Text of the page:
China is the fastest growing economic superpower in the world. India comes a close second. It is estimated that, by 2030, these two countries will overtake the United States and Japan as the world’s leading economies.
Very impressive, to be sure. What is not widely known, however, is that these two powerhouses harbor a dark and sinister secret. When it comes to having children, boys are overwhelmingly the preferred sex. In many rural households, the birth of a girl baby is greeted with hand wringing and lamenting of the parents’ fate. The underlying cause of this bias is the insidious dowry system – legally outlawed, but widely prevalent. One needs to have money, jewelry and stuff to get one’s daughter married off. Sons, on the other hand – particularly if they are qualified and have well paying jobs – can be auctioned at a premium.
In the not so distant past, some parents – particularly those who already had a daughter or two – took the desperate step of smothering to death a female infant at birth; and dumping or secretly burying the tiny corpse. This, of course, risked detention and a lengthy prison sentence. Nowadays, technology has come to the rescue of these silent killers. Thanks to ultra-sound testing in pre-natal clinics, the sex of the foetus can be established fairly early in the pregnancy. If it lacks the all important Y chromosome, an abortion is speedily arranged “on medical grounds.” In my opinion, this is nothing but pre-natal homicide.
In India alone, five million girls were eliminated between 1986 and 2001 because of foetal sex determination, carried out by unethical medical professionals. Sex determination and sex selective abortion originated in a Punjab clinic in 1979; and has now grown into a $200 billion nationwide industry. In recent years, the misuse of ultrasound has reached even remote tribal areas virtually inaccessible villages
Despite the efforts of a number of non-governmental social organizations, who are battling this scourge, it is estimated that a million girls will be eliminated every year in India, during the coming four. China, according to a 2000 census, was also eliminating one million girls annually.
The tragedy is that this form of violence against women has become virtually legitimized and socially acceptable, particularly in the northern parts of India. In the early 1980s, families in Punjab, who had two or more girls, went in for sex determination; by 1995 families resorted to the practice in the first pregnancy itself – they wanted a son first.
In 1994, the Indian Parliament responded to the misuse of prenatal diagnostic techniques by enacting the PNDT Act, whose intent is “to provide for the regulation of the use pre-natal diagnostic techniques for the purpose of detecting genetic abnormalities or certain congenital malformations or sex-linked disorders and for the prevention of the misuse of such techniques for the purpose of pre-natal sex-determination leading to female foeticide, and for matters connected therewith or incidental thereto”. However, the government – for reasons best known to itself – did not implement the law. Multinational ultrasound equipment manufacturers – always on the look out for quick profits – took advantage of the economic liberalization of the early 1990s; and started production of ultrasound machines in India by the mid nineties. The aggressive marketing of these machines, coupled with easy availability of cheap credit for purchase, made scanning accessible in many parts of the country. Machines were sold to anybody who could pay for them – no questions asked.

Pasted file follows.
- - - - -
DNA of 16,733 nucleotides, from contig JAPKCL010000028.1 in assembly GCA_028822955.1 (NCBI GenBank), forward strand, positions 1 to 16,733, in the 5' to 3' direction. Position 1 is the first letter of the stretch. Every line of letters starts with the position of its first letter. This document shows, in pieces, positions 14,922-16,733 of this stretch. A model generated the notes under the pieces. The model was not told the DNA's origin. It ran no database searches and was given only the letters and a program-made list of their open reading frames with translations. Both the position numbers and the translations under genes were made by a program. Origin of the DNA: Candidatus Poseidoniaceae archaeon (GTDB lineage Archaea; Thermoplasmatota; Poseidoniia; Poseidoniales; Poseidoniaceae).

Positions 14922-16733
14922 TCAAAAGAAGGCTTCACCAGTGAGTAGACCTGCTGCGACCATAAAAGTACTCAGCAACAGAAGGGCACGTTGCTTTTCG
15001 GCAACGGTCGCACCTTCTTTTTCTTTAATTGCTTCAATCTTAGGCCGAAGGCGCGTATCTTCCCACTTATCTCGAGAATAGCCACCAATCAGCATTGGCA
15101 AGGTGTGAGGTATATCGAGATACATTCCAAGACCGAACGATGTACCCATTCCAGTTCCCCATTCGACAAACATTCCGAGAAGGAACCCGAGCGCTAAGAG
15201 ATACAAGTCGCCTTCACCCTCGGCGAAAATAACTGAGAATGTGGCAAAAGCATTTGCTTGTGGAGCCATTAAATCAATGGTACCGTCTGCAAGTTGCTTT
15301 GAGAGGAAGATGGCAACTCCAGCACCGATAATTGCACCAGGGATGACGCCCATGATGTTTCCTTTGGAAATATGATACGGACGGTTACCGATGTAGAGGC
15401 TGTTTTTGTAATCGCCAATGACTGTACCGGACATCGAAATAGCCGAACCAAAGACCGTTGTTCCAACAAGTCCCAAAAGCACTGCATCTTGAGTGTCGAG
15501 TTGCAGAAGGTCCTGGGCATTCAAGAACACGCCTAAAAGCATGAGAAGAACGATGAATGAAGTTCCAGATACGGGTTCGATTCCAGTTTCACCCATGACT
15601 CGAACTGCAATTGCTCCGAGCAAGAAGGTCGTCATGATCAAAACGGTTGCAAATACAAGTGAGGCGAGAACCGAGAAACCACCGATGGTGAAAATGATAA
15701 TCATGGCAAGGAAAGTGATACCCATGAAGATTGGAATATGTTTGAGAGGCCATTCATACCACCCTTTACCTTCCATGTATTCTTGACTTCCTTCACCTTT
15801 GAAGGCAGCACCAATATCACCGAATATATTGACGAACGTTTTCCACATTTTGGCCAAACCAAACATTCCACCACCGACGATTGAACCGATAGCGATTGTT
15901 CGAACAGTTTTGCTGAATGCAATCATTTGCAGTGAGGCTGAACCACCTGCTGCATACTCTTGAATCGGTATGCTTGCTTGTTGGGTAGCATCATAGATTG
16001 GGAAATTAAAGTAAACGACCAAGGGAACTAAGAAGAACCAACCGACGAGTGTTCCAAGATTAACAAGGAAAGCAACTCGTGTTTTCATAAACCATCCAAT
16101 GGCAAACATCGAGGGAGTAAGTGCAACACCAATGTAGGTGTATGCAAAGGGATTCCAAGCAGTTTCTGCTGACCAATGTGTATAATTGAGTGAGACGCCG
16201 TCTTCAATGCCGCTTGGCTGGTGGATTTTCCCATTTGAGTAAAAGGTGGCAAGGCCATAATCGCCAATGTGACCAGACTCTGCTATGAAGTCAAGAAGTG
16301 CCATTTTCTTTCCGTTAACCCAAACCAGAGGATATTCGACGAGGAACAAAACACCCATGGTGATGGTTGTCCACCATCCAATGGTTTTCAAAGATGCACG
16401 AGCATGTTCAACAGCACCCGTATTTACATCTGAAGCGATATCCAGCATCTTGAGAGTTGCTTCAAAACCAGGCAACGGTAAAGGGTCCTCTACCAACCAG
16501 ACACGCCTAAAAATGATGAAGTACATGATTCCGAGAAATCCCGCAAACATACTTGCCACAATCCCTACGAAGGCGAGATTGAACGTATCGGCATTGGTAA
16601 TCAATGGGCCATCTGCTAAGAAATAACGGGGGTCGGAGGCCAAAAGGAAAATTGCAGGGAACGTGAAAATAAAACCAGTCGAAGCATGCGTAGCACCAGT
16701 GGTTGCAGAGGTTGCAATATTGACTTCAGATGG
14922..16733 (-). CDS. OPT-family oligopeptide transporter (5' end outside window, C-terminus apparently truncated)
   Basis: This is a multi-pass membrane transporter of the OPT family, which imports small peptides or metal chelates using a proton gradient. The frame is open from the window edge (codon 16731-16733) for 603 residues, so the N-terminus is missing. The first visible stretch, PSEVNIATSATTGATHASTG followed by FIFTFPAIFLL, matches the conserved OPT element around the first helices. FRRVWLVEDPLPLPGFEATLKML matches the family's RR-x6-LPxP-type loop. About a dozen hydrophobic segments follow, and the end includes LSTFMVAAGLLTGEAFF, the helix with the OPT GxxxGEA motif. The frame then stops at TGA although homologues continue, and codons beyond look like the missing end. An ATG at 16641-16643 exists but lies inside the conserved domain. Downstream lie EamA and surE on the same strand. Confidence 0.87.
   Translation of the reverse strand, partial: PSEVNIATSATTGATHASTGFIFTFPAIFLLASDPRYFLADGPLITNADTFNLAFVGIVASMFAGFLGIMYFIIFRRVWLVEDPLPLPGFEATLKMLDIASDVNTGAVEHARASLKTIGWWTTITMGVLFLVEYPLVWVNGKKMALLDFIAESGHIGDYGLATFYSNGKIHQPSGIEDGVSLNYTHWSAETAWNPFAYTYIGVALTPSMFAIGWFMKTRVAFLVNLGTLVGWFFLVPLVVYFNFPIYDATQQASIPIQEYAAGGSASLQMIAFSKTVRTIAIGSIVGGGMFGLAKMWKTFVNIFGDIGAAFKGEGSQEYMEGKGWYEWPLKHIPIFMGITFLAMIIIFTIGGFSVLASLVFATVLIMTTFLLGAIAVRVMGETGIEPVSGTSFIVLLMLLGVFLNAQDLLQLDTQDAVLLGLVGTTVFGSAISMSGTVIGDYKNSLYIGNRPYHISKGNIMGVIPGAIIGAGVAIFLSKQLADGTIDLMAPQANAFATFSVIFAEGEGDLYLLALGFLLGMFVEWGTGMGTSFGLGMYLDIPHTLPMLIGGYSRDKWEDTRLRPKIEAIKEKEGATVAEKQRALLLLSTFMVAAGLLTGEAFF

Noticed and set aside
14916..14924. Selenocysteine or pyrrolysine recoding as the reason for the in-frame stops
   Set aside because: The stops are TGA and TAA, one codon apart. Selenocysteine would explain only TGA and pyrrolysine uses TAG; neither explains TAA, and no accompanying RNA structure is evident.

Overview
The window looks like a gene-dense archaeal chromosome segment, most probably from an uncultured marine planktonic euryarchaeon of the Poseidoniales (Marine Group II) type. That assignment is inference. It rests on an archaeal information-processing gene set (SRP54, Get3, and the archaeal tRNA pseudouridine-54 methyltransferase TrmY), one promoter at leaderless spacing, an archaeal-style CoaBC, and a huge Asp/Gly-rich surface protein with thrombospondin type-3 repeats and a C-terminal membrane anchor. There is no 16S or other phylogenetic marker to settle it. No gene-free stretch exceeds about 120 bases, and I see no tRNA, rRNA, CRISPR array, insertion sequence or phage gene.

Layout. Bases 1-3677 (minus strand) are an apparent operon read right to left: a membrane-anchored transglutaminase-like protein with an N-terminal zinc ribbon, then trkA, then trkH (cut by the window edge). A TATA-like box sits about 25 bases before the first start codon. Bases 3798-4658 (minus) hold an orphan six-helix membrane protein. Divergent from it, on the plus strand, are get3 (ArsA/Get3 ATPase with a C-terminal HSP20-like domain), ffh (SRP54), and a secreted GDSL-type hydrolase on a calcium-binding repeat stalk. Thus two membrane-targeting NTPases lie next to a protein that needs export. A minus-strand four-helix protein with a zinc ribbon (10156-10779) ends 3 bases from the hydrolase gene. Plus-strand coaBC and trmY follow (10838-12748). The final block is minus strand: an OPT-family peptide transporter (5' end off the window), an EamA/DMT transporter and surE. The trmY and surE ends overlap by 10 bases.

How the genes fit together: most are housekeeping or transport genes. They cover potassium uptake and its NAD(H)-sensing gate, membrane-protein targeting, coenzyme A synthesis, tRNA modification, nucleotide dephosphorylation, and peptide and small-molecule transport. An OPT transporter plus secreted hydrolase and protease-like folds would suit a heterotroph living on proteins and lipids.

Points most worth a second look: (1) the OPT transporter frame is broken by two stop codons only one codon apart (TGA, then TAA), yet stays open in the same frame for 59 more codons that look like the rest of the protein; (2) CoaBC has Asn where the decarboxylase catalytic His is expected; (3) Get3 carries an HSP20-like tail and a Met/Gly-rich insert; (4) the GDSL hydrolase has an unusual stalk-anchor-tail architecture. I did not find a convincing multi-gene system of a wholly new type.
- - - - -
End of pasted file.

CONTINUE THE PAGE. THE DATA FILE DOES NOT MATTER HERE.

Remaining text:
Subsequently, in May 2001, the Supreme Court of India directed the government to implement the PNDT Act. Later, Parliament amended the law to make it more stringent. Manufacturers could sell ultrasound machines only to registered clinics. This was not a great deterrent to medical practitioners who knew their way around the system. They simply got their facilities – some of them hole-in-the-wall affairs – registered as clinics. The registration of clinics has increased from 600 to 30,000 since May 2001.
The health ministry has to be more proactive to stop female foeticide. It is evident that this issue has not been given adequate priority. Over the last six months there has not been a single visit by the National Inspection and Monitoring Commission, despite millions of violations of the Act. This is a serious breach of commitment made by the government to the Supreme Court. Oh sure, there are cosmetic demonstrations of compliance. For example, the health ministry routinely releases full-page advertisements calling female foeticide a sin. But everyone knows these are woefully ineffective.
To its credit, the Indian media have certainly contributed to the increased public discourse on this issue over the past seven years. Today, reports of female foetuses found in drains, or dug from dry wells, or floating in lakes, or eaten by dogs make headline news. One private television channel exposed 100 doctors involved in these crimes in Rajasthan and adjacent states. This spurred a major public campaign and, so far, seven doctors have been suspended by the Rajasthan Medical Council.
The government of India needs to set a target date by which the country will have balanced sex ratios at birth. China has declared its intention – at the highest political level – to achieve this by 2010. There has to be official recognition that small families are de-facto achieved by eliminating girls. It would be a national shame if India achieved the dubious distinction of becoming the country with the largest number of girls being eliminated, even before they are born.